Olive Hoover (Abigail Breslin) is a seven-year-old girl whose dearest wish is to win a beauty pageant, but her dreams might be at the risk of being trampled by her troubled family. Grandfather (Alan Arkin) snorts heroin to get himself through the boredom of his days, and has been thrown out of his care home as a result, so must live with his son Richard (Greg Kinnear), a self-help guru who could do with some help for his own career. He is married to Sheryl (Toni Collette), whose Proust scholar brother Frank (Steve Carell) has just been released from hospital after a suicide attempt and also must stay with the family...
There's also a teenage son, Dwayne (Paul Dano), from Sheryl's first marriage, who has taken a vow of silence until he gets accepted into a fighter pilot academy, but really no one character stands out as more messed up than another in this family, they all have their problems and it's accepting this fact that the drama concentrates on. Little Miss Sunshine is the name of the pageant that Olive is admitted to, but she must get there soon, within the next couple of days, or she won't have a chance to compete. Which is a long winded way of explaining why all these people end up in a van heading from New Mexico to California.
This was written by Michael Arndt, who ended up winning an Oscar that year, but although his film has a feelgood ending which appealed to plenty of audiences, it's actually a rather confused work. One moment we are meant to be contemplating what wretched souls these people are, the next we are supposed to be laughing along with their little triumphs as if Richard had had a hand in the script and wanted to project a positive image to promote his lectures. Needless to say, we are not intended to like Richard all that much, and see his messages as more a form of self-delusion than any true benefit to your standing in life.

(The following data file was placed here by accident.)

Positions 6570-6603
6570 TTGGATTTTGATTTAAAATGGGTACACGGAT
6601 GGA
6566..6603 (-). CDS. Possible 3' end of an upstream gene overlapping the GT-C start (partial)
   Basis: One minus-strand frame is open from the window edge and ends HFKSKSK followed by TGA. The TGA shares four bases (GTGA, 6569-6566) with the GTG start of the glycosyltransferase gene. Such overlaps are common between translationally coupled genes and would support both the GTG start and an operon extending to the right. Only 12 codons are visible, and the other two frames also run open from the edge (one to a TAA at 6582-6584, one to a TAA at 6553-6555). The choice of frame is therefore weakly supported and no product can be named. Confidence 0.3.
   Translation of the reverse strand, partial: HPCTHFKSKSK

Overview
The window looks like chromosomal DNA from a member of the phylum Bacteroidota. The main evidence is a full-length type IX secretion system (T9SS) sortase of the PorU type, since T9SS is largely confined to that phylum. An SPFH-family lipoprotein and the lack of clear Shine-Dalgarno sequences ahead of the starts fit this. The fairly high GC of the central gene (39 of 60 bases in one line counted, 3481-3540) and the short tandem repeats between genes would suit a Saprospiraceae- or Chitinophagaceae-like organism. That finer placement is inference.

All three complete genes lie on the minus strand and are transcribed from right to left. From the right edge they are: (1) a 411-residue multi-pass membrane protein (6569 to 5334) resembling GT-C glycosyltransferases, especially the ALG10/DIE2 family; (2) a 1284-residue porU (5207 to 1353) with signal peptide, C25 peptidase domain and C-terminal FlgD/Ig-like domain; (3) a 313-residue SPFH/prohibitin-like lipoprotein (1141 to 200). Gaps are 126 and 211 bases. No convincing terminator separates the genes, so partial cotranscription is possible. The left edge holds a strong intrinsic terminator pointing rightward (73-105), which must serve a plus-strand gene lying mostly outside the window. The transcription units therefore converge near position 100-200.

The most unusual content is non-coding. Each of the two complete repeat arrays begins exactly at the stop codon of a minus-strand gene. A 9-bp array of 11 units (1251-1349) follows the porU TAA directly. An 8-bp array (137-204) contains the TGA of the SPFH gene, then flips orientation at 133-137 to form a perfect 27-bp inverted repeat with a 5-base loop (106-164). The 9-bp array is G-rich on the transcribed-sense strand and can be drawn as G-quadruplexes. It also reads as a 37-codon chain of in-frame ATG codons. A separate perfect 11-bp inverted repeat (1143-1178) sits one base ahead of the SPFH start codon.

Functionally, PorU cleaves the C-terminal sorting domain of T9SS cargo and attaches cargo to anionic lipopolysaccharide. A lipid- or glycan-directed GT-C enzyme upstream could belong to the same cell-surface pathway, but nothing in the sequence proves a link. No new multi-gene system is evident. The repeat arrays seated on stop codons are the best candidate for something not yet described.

But by the end, Richard has understood his limitations and is an all right guy, going on what is known as a "journey", well, yeah, he journeys to California, but also, like the others, becomes a better person in the process, so for all its indie credentials there's a lot that is conventional Hollywood about Little Miss Sunshine. It pretends not to buy into the beauty pageant side of looking at life as divided into winners and losers as Richard does, yet either lays on the misfortune a little too thickly, or goes the other way and looks with starry eyes at the situation, with no middle ground to be seen, which makes for a fair few lurches in tone.
For all these reservations, at least the film's heart is in the right place, and it doesn't feel like a cop-out when the plainly unsuitable for the contest Olive finally gets to perform her routine which natually horrifies all those prudes among the audience and organisers. Yes, those little girl pageants can be creepy, certainly they are here, but they are such an obvious target that it would be difficult for Arndt to miss, and he doesn't. Obstacles are thrown in the family's path a-plenty, from a car horn that won't turn off to a death, but they do prevail, and presumably directors Jonathan Dayton and Valerie Faris wanted us to be on our feet cheering by the finale. It's well-played by an excellent cast, but it's as if it cannot make up its mind whether to give their characters a harsh life lesson or a sympathetic hug, and falls awkwardly between two stools as a result. Music by Mychael Danna and DeVotchKa.